Coming to ‘Kava(s)’, we can deduce that they were trader-agriculturists, shouldering the mantle of soldiers in times of war.  Sea trade was an essential part of their mercantile profession, making them to settle down in different regions and countries.  Kavara tribe is mostly spread in the South. 
Among Balija of Andhra, who share history with Bunts, Kunubi of Maharashtra and Kapus of Telugu, has following sub-groups:
(1)       Balija Chettis or Setti (aka Shetty Balija): In the Annals of Vijayanagara Empire, they were said to be wealthy merchants, who controlled powerful trading guilds.  Vijayanagara Kings made them Desai’s or Superintendents of all castes in the country to secure their loyalty.  There is another view (by David Rudner) that Balija Chettis branched off from Balija Nayakas, having close relationship to Nayakas.  Veera Banajigas were mentioned in the inscriptions of the Chalukyas.
(2)       Gajula (Gaju = Glass) Balija/Kavara Balija/Sugavansi (pure) Balija:  Myth is that Parvati, Lord Shiva’s wife, did a penance for looking prettier to please Shiva.  A man sprang from the sacrificial fire bringing forth cosmetics for her.  Thus, this man became ancestor for Gajula Balija.  The Gajula Balijas are known as ‘Kavarai’ in Tamil Nadu, having Titles of Naidu, Nayakan, Chetti, Sethi and Nayaka.  They claim connection to Kurus of Mahabharata and that Kavarai is corrupt form of Kauravas.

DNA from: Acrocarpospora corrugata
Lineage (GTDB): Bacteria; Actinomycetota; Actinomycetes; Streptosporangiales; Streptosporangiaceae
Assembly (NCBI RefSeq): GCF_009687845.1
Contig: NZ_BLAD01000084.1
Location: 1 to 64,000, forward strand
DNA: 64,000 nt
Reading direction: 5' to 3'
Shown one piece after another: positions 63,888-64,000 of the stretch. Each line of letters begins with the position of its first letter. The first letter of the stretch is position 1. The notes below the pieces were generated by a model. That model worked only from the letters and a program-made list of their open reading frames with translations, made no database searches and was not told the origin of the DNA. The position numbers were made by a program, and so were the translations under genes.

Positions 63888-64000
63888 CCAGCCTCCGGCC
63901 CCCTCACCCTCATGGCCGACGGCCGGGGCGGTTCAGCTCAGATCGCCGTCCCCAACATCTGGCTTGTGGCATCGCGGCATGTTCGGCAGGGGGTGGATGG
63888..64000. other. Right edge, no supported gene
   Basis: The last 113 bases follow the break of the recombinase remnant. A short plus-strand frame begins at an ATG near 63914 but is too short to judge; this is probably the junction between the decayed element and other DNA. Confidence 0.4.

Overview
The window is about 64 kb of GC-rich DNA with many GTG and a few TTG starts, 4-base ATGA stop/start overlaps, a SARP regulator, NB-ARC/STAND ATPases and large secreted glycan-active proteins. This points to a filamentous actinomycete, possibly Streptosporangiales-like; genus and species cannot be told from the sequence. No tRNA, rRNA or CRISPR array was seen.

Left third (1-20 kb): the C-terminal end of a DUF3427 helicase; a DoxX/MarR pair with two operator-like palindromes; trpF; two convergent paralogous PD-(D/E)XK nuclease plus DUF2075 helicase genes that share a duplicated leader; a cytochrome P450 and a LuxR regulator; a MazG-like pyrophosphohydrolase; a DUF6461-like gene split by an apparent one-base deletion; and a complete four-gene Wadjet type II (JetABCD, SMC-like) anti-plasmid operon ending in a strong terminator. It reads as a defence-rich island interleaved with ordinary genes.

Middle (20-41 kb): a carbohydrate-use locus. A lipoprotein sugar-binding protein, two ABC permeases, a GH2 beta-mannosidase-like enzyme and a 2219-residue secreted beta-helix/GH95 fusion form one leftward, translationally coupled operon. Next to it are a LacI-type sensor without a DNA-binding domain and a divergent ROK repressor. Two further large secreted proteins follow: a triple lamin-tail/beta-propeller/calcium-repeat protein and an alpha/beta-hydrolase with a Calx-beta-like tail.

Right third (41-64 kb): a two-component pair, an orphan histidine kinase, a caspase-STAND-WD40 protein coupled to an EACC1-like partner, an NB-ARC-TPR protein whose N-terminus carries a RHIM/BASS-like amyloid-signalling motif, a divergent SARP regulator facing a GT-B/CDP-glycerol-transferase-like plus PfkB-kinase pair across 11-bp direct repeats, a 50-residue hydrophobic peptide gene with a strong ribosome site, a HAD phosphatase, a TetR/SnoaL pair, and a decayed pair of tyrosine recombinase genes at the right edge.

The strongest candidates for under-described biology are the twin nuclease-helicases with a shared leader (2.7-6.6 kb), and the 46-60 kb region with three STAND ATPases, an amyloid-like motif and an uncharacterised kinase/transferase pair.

(3)       Kambalattars/Thottiyars: Refers to cultivators.
(4)       Gopita (Gopa/Golla = Cattle-herder) Balijas.  [Note: ‘Gopita’ may be ‘Gupta’, as I had a Telugu acquaintance from Andhra, having this surname when I was staying in a Lodge in Pimpri in initial years of my arrival (July 14th, 1968) in Pune.  I thought him to be a Marwari Maheshwari (Vaishya) as my boss was Jagan Nath Gupta ].
(5)       Rajamahendravaram Balija or Musukkama Balija – They are traders in ear ornaments.
(6)       Pusa/Poosala
(7)       Kannadian / Ravuth
(8)       Adi Balija.  A sub-caste in Hyderabad Karnataka.
There are numerous branches of Balija.  Some were named after Villages.  Some are odd names, like Mulaka, a tribe, Meriyala (pepper traders), Vyas and Tota.  Difference between sub-castes appears to have been wiped out in the sands of time.  (Note:  Mulaka may give us a lead to decipher the place name Mulki, which was earlier known as Mulaka.)